Axios Dec 1
SaveSave story

The most impressive surveillance state in history

Police surveillance cameras set up to monitor a dirt road intersection in western China. Photo: Ng Han Guan / AP

China's embrace of big data and surveillance technologies has the country well on its way to creating the most impressive surveillance state in history.

Why it's happening: The Chinese Communist Party needs help from private sector firms, and those firms in turn need to stay in political good graces to be successful.

Behind the scenes: The Wall Street Journal just published a months-long report on the role internet giants Alibaba and Tencent play in helping build the PRC panopticon. Much of these efforts can be used to improve governance and efficiency, but the dual-use potential for a police state increasingly resembles the movie "Minority Report." Per the WSJ:

  • "The political and legal system of the future is inseparable from the internet, inseparable from big data," Alibaba CEO Jack Ma told a Communist Party commission overseeing law enforcement last year. He said technology will soon make it possible to predict security threats. "Bad guys won't even be able to walk into the square," he said.
  • Alibaba's "big data" systems are behind a "smart city" initiative that ties together data from multiple inputs, including ubiquitous surveillance cameras. 100 smart-city trials are planned by the end of 2018.
  • Tencent, operator of WeChat, is working with local police to build an "early-warning system" that can track and predict crowd-size and movement.

More: U.S.-listed Alibaba is an investor in Chinese facial-recognition startups Megvii Inc and SenseTime.

SaveSave story

What McCabe told Mueller

Photo: Pete Marovich / Getty Images

Andrew McCabe says President Trump asked him: “What was it like when your wife lost? ... So tell me, what was it like to lose?" McCabe — the former FBI deputy director who was fired Friday night, 26 hours short of being eligible for a full pension — says that in three or four interactions, President Trump was disparaging each time of his wife, Dr. Jill McCabe, a failed Virginia state Senate candidate in 2015. John Dowd, a Trump lawyer, told me: "I am told that the P never made that statement according to two others who were present."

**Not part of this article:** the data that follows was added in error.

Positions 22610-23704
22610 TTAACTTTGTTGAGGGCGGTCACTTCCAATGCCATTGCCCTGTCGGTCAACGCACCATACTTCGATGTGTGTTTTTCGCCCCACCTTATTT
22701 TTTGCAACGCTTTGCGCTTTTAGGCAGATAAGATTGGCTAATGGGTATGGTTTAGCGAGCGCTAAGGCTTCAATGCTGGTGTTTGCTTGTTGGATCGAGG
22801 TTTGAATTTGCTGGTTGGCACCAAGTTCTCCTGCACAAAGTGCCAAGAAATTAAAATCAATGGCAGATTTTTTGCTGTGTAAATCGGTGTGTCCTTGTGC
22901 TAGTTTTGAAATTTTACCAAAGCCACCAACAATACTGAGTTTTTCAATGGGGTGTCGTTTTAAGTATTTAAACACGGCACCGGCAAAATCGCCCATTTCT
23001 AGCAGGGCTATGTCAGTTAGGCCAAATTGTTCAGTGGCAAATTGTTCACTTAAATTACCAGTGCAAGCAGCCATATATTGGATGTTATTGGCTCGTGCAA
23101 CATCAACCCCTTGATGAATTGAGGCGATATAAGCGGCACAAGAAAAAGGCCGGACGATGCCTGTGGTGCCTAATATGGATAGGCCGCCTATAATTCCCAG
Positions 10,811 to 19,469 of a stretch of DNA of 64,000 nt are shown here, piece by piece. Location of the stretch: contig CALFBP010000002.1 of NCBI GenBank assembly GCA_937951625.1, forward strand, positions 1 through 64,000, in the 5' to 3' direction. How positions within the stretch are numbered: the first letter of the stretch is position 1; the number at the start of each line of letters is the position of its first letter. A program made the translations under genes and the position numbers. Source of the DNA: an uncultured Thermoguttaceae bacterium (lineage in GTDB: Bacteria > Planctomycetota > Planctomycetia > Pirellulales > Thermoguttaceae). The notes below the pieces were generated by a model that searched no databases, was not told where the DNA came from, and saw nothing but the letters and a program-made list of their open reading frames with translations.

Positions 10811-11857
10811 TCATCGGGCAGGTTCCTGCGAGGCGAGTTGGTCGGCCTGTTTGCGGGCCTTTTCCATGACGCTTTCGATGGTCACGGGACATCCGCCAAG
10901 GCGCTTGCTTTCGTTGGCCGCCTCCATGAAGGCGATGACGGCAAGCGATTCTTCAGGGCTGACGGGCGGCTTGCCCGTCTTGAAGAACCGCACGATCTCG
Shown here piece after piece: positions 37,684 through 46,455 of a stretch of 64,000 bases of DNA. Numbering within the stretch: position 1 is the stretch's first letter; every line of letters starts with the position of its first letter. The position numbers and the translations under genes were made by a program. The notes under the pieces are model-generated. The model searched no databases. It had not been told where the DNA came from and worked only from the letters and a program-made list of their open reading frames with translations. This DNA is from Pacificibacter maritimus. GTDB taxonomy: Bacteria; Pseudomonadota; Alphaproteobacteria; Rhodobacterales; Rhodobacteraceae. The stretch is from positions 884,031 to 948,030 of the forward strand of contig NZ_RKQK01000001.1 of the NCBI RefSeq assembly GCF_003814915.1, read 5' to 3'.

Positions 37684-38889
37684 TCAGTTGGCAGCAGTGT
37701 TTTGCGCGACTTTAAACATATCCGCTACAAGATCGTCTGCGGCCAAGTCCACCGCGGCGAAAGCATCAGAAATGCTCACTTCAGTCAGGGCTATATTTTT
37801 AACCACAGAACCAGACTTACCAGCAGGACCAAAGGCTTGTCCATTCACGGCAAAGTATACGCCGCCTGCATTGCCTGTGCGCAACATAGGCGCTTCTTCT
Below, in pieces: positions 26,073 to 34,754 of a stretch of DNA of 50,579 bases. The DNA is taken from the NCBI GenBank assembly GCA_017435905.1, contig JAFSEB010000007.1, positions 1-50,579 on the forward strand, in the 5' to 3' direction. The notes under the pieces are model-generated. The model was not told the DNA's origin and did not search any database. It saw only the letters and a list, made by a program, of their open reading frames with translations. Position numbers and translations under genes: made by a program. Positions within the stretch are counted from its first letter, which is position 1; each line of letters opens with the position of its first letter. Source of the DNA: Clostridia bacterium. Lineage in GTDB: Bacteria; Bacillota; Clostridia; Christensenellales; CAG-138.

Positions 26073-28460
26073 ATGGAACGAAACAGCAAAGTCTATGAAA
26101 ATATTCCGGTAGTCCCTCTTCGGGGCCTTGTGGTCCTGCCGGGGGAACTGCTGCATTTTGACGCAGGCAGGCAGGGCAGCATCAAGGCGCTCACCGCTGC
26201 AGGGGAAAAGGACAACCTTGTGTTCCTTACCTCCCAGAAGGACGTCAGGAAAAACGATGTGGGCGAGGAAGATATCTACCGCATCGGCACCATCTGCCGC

The big picture: Axios has learned that McCabe has met with special counsel Robert Mueller, and has turned over Comey-style memos documenting his conversations with Trump. The memos include corroboration by McCabe of former FBI Director James Comey's account of his own firing by Trump.

Haley Britzky 10 hours ago
SaveSave story

Women and jihad: from bride to the front line

Suspected Al Qaeda-aligned Shabaab militants, a woman and her three children, sit next to weapons after their arrest on May 5, 2016 in Mogadishu
Suspected Al Qaeda-aligned Shabaab militants, a woman and her children, sit next to weapons after their arrest on May 5, 2016 in Mogadishu. Photo: Mohamed Abdiwahab / AFP / Getty Images

A women's magazine, unveiled in December, gives tips on how to be a "good bride" and make life easier for the man in your life. The twist: the magazine, "Beituki," is published by al-Qaeda as part of a propaganda campaign which "appears, in part, to be a reaction to Islamic State (IS), which has called women to the front lines," per the Economist.

The big picture: Extremist organizations are struggling to define what women's roles in their groups should be. While some force women to "remain indoors," as Beituki suggests, others have placed women on the front lines, or utilized them as recruiters.